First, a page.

SLIP SLIDING AWAY
Although the official stats suggested Chinese factories started expanding again in November, the unofficial review (which recently has been more optimistic than the official view) reports that moved from a very modest expansion in October, to a contraction in November. This survey has seen little to cheer about all year.
MEANWHILE IN AUSTRALIA
Their latest factory PMI is positively positive, expanding at a faster rate in November than the good rate reported in October. Input prices rose at a record rate amid supply shortages.
NOT AS BAD AS FEARED
Australia also reported stronger than expected Q3 GDP economic growth of +3.9% for the year to September. But this was achieved because the July to September shrinkage came in less than feared. Delta's hit to the Aussie economy wasn't as hard as initially thought.
OUT OF PUFF?
Australia's house price rises may be coming to an end. Overall values were up a mere +1.3% in November, with median Sydney prices rising less than +AU$10,000 (+0.9%) and median Melbourne prices rising less than +AU$5000 (+0.6%) for the month, unusually small increases for them.
LOCAL PANDEMIC UPDATE
In Australia, pandemic cases in Victoria have risen to 1179 cases reported today. There are now 11,959 active cases in the state - and there were another 6 deaths yesterday. In NSW there were another 251 new community cases reported today, with 2633 active locally acquired cases, and they had no deaths yesterday. Queensland is reporting no new cases. The ACT has 4 new cases. Overall in Australia, just under 87% of eligible Aussies are fully vaccinated, plus a bit under 6% have now had one shot so far. In contrast, there were two cases in New Zealand at the border, and 146 new community cases today. Now 92.6% of Kiwis nationally aged 12+ have had at least one vaccination, and the Australian rate is now at 92.4% of all aged 16+ (91.5% ages 12+).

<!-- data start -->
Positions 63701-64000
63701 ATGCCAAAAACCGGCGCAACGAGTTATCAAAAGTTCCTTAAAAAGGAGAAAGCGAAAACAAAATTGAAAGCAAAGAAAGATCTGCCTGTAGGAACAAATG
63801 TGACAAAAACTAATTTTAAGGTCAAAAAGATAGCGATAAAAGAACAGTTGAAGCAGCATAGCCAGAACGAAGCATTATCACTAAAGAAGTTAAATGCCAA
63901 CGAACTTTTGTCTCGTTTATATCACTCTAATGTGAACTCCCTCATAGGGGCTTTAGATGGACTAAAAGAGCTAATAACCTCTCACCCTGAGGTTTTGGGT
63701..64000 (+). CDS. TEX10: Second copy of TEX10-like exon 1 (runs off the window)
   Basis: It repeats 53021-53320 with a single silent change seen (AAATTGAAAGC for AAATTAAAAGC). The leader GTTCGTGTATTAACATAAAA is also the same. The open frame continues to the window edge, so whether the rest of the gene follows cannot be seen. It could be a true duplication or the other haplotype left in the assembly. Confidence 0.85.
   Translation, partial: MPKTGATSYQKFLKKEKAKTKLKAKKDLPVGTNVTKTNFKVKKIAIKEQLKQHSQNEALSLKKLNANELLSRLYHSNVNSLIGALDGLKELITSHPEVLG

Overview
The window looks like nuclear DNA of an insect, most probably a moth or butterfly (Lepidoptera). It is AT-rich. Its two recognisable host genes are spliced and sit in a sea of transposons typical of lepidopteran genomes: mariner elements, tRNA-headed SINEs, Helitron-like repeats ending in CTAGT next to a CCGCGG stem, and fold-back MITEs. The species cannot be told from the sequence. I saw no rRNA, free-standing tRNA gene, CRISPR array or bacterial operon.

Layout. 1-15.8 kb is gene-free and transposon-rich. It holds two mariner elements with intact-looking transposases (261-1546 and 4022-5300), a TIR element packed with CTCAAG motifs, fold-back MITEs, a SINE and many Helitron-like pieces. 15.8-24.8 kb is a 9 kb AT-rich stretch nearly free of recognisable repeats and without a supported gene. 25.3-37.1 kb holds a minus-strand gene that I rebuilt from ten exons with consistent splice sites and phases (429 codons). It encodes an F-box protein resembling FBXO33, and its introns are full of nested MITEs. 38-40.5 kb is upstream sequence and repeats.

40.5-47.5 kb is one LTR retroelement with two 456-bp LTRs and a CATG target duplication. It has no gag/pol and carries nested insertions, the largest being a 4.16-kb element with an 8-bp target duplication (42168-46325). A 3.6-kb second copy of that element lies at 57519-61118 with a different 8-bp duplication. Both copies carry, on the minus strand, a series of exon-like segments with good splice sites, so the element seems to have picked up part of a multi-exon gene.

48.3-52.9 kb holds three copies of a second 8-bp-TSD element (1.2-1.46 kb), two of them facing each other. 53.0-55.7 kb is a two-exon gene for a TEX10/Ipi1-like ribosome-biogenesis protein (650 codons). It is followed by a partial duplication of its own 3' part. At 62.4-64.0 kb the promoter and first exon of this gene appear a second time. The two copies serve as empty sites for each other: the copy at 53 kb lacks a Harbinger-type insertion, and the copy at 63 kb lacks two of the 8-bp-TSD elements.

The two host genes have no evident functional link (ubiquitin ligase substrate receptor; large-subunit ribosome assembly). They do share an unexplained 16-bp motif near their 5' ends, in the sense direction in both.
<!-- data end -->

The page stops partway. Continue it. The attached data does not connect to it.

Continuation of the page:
In early Asian trading, gold is at US$1788 and down -US$6 from this time yesterday. But at least it is higher than the US$1785/oz it closed at in New York, and the London fix of US$1786.
EQUITIES RECOVER EXCEPT IN NEW YORK
Wall Street closed down sharply with the S&P500 ending down -1.9% in their Tuesday trade. But Tokyo has opened +0.8% higher today and Hong Kong has opened up +1.4%. Shanghai has opened flat. The ASX200 is down -0.4% in early afternoon trade. The NZX50 is flat nearing its close.
SWAP & BONDS RATES
We don't have today's closing swap rates yet. They may have risen. The 90 day bank bill rate has jumped back up +5 bps at 0.86%. The Australian Govt ten year benchmark rate is now at 1.75% and down -2 bps. The China Govt 10yr is at 2.89% and little-changed. The New Zealand Govt 10 year rate is now at 2.44% and also unchanged but still below the earlier RBNZ fix for that 10yr rate at 2.45% (-3 bps). The US Govt ten year is down -3 bps from this time yesterday to 1.49% after a sharper dip earlier.
NZ DOLLAR A LITTLE FIRMER
The Kiwi dollar is now at 68.4 USc and little-changed since this time yesterday. Against the Aussie we are slightly firmer at 95.7 AUc. Against the euro we are unchanged at 60.4 euro cents. The TWI-5 is now back up to just over 73.
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The bitcoin price has been soft over the past 24 hours, now at US$57,066 and down -1.17% from this time yesterday. Volatility in the past 24 hours has been moderate at just on +/- 2.9%.